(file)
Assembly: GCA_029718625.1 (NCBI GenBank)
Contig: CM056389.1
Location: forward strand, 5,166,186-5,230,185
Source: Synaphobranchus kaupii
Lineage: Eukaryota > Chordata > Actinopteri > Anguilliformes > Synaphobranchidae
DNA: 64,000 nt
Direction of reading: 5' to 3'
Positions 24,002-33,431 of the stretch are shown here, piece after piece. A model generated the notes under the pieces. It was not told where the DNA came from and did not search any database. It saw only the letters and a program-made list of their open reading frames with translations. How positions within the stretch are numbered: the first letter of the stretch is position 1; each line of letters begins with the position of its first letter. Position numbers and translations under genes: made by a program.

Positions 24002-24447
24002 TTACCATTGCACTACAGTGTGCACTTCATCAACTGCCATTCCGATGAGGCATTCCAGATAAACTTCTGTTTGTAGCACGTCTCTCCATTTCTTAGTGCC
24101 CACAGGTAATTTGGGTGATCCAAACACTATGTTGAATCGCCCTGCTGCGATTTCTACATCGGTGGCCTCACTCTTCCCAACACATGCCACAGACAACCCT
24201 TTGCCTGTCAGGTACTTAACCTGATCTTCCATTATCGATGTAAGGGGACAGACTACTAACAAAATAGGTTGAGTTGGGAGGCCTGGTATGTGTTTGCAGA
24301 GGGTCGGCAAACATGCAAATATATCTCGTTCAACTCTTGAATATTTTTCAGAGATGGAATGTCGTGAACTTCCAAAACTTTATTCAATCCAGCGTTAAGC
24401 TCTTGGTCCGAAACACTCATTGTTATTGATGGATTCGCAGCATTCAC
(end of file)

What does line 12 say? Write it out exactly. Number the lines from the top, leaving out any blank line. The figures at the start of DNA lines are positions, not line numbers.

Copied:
24201 TTGCCTGTCAGGTACTTAACCTGATCTTCCATTATCGATGTAAGGGGACAGACTACTAACAAAATAGGTTGAGTTGGGAGGCCTGGTATGTGTTTGCAGA